Imagine a social system in which those contributing to the welfare of others are rewarded for it, and those contributing more get access to more resources—so that they can serve us better. Such a system would generate ever more welfare, and for more people.
Then imagine an alternative system under which we institute a central force in society with the object to make sure resources are always equally distributed regardless of how they are used and whether they contribute to welfare.
These are the two “ideal” but contradictory systems, the eternal conflict between economic and political means, that have generated our current state of affairs: a mixed system of social meritocracy and utter force.
Today, there are only limited rewards for serving others, often combined with a penalty for gaining access to resources, and a parallel system imposed on this order, in which those with influence but without the intention or track record of serving others can gain and retain access to resources.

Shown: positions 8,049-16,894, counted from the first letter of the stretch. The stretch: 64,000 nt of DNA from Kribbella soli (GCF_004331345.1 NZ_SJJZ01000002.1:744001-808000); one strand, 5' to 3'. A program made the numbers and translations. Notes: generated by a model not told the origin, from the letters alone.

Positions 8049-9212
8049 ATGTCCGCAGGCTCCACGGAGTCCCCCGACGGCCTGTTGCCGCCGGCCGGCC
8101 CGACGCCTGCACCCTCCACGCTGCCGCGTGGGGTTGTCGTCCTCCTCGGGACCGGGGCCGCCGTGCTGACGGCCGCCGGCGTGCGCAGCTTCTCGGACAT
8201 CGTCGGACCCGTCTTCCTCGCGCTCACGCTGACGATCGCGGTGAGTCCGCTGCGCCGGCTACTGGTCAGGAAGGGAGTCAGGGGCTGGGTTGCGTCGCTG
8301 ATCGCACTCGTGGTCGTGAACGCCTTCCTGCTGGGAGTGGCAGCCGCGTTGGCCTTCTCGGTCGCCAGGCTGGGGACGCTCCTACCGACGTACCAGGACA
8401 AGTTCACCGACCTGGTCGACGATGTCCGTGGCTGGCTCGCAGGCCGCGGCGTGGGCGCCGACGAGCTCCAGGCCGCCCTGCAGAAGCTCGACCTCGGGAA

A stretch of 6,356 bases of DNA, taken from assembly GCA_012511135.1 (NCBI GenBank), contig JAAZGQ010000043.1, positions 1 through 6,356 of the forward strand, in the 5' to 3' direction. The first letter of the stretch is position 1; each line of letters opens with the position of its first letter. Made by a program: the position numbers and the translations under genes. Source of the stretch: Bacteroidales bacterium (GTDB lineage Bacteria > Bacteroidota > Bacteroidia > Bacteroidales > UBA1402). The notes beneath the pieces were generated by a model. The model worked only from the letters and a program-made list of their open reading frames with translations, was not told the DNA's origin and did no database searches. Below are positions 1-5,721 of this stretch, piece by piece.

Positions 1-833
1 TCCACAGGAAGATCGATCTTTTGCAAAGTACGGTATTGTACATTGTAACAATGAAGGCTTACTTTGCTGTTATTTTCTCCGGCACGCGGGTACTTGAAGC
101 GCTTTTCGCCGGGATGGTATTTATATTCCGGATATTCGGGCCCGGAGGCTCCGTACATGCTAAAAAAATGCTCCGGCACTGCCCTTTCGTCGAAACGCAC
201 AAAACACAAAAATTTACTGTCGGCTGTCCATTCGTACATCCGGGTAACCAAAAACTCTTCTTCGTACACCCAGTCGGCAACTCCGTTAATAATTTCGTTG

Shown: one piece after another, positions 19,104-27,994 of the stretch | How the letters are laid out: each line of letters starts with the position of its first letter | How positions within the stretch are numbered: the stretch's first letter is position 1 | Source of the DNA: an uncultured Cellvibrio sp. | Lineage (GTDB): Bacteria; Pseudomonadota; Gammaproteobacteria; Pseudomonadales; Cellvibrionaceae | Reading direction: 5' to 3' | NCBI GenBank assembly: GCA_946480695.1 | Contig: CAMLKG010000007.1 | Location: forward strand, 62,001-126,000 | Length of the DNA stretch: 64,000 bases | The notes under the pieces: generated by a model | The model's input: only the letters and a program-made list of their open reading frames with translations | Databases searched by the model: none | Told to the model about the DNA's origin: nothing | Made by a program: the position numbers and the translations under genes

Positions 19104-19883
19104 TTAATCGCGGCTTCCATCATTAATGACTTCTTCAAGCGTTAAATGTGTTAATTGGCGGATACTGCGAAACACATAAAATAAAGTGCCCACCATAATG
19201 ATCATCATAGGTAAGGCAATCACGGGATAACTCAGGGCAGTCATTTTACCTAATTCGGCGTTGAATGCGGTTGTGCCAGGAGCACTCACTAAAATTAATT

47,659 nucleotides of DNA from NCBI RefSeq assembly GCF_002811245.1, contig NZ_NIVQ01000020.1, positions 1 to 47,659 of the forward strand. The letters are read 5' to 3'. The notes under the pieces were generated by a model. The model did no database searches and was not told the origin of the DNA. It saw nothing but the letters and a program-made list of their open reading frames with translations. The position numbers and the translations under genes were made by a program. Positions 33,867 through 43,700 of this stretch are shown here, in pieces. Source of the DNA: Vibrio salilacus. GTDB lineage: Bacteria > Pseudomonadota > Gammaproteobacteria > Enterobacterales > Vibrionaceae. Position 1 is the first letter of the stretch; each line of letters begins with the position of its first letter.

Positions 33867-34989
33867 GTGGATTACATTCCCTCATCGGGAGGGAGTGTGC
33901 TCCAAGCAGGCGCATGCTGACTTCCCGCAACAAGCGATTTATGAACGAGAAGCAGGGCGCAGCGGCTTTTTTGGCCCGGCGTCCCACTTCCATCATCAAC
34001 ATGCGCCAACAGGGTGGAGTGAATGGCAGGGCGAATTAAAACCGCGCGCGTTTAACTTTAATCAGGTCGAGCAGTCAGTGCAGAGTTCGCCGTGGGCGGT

This access is provided by the central force instituted to take resources used to serve us from those doing it better–to give to those who have little or poor track record in this service. The outcome is unsatisfactory for proponents of both “ideal” systems, both claiming the influence of the other system corrupts the workings and outcome of our present social order. And they are both correct: general welfare is hampered by the distortions of redistribution and regulation; equality is hampered by both the limited meritocracy and the distorted incentives due to the availability of non-welfare based access to resources.
The solution to the problems in our current state of affairs is to move to one of the ideal systems: markets or state.
The choice depends on what we prefer–general welfare or equality.
Either one offers only limited ability to satisfy also the other ideal, which is why these ideals are in eternal conflict.